WILLISTON - Any thoughts that the pace in the Bakken oil patch has slowed down over the past few years, can be eliminated.
"We're breaking records everyday," noted Tom Rolfstad, Executive Director of Williston Economic Development.
"They're growing houses, like they grow wheat on the plains," said Rick Leuthold, Chairman of Sanderson Stewart, a regional development company that has been involved in helping Williston deal with the impacts of a seemingly endless oil boom.
With North Dakota on the threshold of surpassing the one million barrel-a-day threshold in oil production, sights are already focused on two million barrels a day.
Currently in North Dakota, there are more than 10-thousand producing oil wells "Rockin the Bakken". Experts says before it's all said and done, there will likely be more than 50-thousand producing wells.
"If you do the simple math, 50 thousand wells, 21-hundred a year, that's 25 years of drilling," Rolfstad explained.
The combination of horizontal drilling and fracturing at multiple levels and directions into the Bakken shale, is rewriting the book on oil booms, so much so that boom is no longer the accurate term.
"They're getting more production from the same amount of equipment," explained Leuthold. "You'll see that continue to change. Again the technology changes, but the resource is there, it's a proven resource," Leuthold said.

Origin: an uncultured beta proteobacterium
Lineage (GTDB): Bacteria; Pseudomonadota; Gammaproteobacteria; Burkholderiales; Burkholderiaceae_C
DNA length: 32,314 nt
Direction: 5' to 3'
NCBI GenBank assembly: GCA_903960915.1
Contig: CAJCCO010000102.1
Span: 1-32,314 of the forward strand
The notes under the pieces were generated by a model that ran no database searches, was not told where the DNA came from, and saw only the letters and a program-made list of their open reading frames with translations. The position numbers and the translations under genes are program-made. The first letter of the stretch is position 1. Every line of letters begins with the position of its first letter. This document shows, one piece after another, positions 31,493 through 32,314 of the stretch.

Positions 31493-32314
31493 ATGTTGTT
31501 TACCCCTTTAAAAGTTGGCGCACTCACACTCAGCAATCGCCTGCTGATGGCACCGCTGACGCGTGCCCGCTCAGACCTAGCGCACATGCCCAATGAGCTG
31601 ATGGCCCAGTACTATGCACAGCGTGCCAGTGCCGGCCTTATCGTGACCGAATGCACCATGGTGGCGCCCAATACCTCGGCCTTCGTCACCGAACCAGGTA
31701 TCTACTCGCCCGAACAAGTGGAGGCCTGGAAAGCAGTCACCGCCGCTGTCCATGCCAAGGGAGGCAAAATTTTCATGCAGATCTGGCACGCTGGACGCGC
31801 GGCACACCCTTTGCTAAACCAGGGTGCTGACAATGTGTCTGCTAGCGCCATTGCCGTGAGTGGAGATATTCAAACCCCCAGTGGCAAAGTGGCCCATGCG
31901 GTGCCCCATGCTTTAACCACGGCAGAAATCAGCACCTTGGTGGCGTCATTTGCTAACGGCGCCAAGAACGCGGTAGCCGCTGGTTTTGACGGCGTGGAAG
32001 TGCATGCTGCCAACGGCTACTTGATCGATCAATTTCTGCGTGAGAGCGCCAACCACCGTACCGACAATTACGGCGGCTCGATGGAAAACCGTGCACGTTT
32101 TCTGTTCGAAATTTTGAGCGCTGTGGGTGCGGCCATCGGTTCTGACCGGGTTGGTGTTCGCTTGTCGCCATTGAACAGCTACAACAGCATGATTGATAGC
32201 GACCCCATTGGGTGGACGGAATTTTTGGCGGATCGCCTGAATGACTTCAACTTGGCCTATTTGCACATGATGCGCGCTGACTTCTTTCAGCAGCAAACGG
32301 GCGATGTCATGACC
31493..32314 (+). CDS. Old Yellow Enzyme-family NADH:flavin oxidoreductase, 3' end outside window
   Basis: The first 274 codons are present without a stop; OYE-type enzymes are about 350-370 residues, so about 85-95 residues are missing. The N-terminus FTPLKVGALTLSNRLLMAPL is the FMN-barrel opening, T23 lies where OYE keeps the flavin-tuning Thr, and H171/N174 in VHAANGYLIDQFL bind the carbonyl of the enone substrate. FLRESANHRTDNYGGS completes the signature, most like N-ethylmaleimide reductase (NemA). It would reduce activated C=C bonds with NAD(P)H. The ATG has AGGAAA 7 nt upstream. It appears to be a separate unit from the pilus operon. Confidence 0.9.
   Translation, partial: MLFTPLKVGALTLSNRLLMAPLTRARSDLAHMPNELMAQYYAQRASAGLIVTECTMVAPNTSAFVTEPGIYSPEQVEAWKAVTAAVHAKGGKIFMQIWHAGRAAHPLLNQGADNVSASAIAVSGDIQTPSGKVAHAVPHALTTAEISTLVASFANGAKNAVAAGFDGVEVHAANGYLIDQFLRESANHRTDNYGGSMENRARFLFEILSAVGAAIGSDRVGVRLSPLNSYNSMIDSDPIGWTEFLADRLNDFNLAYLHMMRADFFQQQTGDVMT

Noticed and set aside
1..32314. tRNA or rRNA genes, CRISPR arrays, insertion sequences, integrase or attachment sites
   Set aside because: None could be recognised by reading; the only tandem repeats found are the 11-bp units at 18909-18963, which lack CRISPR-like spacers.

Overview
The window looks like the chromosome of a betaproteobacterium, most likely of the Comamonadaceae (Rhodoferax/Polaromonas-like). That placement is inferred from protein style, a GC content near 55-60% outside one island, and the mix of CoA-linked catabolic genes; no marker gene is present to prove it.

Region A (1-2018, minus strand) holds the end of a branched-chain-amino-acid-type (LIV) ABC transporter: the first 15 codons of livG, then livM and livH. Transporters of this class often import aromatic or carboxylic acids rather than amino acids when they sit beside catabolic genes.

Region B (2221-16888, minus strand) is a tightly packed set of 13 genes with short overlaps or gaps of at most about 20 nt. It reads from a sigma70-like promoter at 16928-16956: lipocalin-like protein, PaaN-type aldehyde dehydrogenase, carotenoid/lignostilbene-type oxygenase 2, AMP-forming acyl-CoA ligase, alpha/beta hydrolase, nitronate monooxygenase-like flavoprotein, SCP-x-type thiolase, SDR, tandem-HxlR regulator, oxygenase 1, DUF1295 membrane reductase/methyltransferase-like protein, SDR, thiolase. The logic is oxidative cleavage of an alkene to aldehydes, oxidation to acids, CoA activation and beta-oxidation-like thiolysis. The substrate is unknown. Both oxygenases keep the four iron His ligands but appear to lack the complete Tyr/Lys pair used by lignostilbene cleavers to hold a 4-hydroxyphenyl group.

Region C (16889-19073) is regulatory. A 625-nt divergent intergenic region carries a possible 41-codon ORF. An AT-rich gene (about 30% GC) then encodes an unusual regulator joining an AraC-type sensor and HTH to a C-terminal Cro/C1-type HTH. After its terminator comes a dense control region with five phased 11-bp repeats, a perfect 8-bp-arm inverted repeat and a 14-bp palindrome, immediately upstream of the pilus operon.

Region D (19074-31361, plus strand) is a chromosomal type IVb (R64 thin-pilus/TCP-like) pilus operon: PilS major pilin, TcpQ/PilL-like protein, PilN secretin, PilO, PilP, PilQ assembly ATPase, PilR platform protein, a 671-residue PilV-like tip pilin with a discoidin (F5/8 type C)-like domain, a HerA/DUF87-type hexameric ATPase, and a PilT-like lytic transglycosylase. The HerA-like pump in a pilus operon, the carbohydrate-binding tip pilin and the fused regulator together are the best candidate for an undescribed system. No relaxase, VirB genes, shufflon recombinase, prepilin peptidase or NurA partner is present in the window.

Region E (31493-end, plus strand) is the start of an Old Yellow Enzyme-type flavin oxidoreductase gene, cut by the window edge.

"For a long time were talking boom and bust, and how long this play will last. For the most part people are beyone that...saying this is a long term plan, a generational play," said Leuthold.
Williston City officials have noted a marked difference in what they were witnessing today, from just two years ago.
"The city is changing. We're getting more diverse, we're getting younger, more people moving here and staying," said 16-year City Commission veteran Brad Bekkedahl.
"Those people are bringing an optimism, because they came from a place that probably didn't have a good economy," Bekkedahl explained.
And Williston has responded. In just the past year, 13 hotels have been added, along with more than a dozen new restaurants.
Three thousand new apartments have also been added to the mix in just the past year.
"Development at this pace is tough on everyone," said Leuthold. For the greatest portion of people who live here, they recognize that development of natural resources is a positive thing for thier community, it's bringing dollars into the community," said Leuthold.
A 1 percent local option sales tax is also helping ease the growing pains.
Last month, the new $76 million dollar Williston Area Recreation Center opened its doors to the public, the facility paid for almost entirely from oil industry taxes .
""It's a win-win for the community, and it makes it easier for the oil companies to attract quality families, quality workers as well - because there are amenities here that people want, " Rolfstad said.
Tomorrow night in Part 2 of our special report on the Bakken Buzz, a closer look into how the state of North Dakota tries to keep track of the surging oil activity.